top of page

Similar to “TMJ,” oral-facial pain is a term which typically encompasses and wide variety of symptoms and diagnosis. Most often, patient experience pain with chewing and/or clenching the teeth. This can be caused by either the muscles of mastication or irritation of the trigeminal nerve, a very important cranial nerve in the face. 



Knee pain is a common orthopedic condition which is often the result prolonged joint stress or traumatic injury. As a primary weight bearing structure of the lower extremity, the knee endures constant compressive forces, which can eventually compromise the integrity of the joint. This may result in difficulty with prolonged standing, transferring from sit to stand and ascending stairs. Knee pain may then also result in discomfort of the thigh or calf. Additionally, the knee is frequently injured during traumatic circumstances, such as sports injuries or motor vehicle collisions.  Specifically diagnosed conditions, which are commonly treated in physical therapy are: Muscle Strain, Ligament Tears, Meniscus Tears, Bursitis, Patellar Instability, Chondromalacia, Osgood-Schlatters, IT Band Syndrome, Total Knee Replacements and other Post-Surgical Conditions. 


Treatment for hip pain, whether acute or chronic, typically begins with decreasing inflammations and pain. This includes reducing muscular tension of the hip and low back regions. Restoring range of motion of the hip joint facilitates future progress regarding both pain and functional mobility. Once pain is reduced, patients typically notice a consistent increase in tolerance to weight bearing activities.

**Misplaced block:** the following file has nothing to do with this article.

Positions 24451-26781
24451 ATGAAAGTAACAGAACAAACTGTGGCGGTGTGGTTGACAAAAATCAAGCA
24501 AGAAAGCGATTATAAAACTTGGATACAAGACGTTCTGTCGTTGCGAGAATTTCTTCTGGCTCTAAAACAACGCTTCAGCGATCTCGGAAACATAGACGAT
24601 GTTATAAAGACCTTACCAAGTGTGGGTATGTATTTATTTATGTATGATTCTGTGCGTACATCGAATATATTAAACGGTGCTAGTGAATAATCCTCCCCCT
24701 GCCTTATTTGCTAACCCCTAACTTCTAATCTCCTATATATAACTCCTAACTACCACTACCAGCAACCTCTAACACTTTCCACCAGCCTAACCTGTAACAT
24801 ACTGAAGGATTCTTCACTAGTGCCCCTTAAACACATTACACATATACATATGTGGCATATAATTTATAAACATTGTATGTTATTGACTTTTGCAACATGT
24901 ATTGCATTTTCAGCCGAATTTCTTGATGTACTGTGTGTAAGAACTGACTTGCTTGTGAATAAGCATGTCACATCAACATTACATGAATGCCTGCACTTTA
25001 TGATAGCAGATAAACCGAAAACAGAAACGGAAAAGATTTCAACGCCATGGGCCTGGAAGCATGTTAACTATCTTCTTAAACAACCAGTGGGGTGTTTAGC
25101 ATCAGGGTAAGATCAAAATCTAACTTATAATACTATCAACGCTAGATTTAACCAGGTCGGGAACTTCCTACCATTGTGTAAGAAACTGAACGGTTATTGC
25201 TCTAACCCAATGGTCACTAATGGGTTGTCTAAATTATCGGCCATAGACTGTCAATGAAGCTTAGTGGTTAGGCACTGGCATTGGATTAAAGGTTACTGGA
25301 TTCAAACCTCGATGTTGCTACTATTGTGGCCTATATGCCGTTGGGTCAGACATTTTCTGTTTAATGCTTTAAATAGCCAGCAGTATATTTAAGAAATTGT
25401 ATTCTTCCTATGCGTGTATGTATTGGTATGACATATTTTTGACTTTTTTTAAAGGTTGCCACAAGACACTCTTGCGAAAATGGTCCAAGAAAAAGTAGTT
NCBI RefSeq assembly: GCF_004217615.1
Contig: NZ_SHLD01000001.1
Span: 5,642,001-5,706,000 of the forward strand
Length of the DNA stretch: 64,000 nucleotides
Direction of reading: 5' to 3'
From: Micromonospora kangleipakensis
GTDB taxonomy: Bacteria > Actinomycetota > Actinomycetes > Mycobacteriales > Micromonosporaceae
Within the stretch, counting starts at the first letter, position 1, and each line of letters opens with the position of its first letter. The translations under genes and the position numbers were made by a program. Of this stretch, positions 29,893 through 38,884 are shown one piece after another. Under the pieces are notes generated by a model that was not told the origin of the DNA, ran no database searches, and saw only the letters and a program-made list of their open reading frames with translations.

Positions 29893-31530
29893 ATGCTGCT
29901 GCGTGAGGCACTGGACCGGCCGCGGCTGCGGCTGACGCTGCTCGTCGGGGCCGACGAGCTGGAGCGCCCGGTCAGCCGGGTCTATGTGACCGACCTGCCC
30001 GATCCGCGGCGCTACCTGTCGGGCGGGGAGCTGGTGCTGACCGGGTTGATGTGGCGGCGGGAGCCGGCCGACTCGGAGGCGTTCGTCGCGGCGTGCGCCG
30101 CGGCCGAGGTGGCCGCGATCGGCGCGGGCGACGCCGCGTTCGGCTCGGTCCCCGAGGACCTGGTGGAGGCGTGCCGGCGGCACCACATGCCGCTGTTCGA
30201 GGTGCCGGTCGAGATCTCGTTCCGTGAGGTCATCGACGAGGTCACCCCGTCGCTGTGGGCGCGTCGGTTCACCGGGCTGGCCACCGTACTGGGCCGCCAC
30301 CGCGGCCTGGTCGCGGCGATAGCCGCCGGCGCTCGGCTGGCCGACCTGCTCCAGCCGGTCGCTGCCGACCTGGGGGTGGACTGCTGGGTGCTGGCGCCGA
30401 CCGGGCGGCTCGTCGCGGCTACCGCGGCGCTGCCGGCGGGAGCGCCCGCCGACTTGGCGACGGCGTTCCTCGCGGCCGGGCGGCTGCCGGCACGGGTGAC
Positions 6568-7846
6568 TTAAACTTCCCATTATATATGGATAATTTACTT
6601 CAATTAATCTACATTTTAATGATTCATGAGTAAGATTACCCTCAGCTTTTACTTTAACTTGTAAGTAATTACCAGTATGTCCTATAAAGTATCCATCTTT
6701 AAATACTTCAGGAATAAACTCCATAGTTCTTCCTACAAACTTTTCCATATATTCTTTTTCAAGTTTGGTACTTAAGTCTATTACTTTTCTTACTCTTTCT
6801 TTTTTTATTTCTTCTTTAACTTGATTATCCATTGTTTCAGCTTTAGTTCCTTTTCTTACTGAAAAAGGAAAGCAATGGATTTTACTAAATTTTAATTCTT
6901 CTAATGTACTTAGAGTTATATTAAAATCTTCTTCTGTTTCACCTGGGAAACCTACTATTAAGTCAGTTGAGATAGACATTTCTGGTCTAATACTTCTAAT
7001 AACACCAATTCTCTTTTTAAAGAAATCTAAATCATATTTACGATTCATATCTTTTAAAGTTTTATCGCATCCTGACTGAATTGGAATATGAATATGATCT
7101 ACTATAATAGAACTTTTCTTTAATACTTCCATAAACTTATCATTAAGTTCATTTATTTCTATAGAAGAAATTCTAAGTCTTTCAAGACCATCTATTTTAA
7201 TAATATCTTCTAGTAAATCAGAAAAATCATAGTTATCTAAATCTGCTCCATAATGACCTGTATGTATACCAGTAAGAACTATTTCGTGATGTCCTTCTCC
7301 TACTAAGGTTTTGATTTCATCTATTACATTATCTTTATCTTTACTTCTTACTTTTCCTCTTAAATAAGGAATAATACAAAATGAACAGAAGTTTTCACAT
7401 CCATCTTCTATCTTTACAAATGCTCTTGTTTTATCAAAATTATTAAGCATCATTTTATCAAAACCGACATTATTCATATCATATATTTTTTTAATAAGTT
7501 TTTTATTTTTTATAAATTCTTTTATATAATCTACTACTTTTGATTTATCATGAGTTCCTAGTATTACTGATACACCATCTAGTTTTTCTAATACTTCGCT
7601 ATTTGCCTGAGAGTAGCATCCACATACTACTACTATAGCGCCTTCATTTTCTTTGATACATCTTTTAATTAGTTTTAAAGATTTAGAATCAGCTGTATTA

Physical therapy treatment for knee pain often requires restoring the balance of the thigh and calf muscles. As the motion of the kneecap functions similar to a pulley, symbiotic activation of those muscles is required to allow fluid motion. Balancing stability and flexibility promotes pain free motion of the knee, while allowing increased compressive forces.  Reducing localized inflammation in the knee region is an additional benefit of physical therapy intervention. 


Manual therapy is used to decrease pain and improve the mobility of the knee joint. These techniques are essential in restoring knee range of motion and proper joint mechanics. Manual stretching, joint mobilization and soft tissue relaxation are consistently utilized to help patients reduce pain restore their functional movement.


Both stretching and strengthening exercises are required in the comprehensive rehabilitation of the knee. Restoring full knee range of motion is essential for a fluid gait pattern and to decrease compensatory stress on the adjacent ankle and hip joints. As physical therapy rehabilitation progresses, specific strengthening and stability exercises are utilized to improve lower extremity movement patterns and reduce the possibility of re-injury.

bottom of page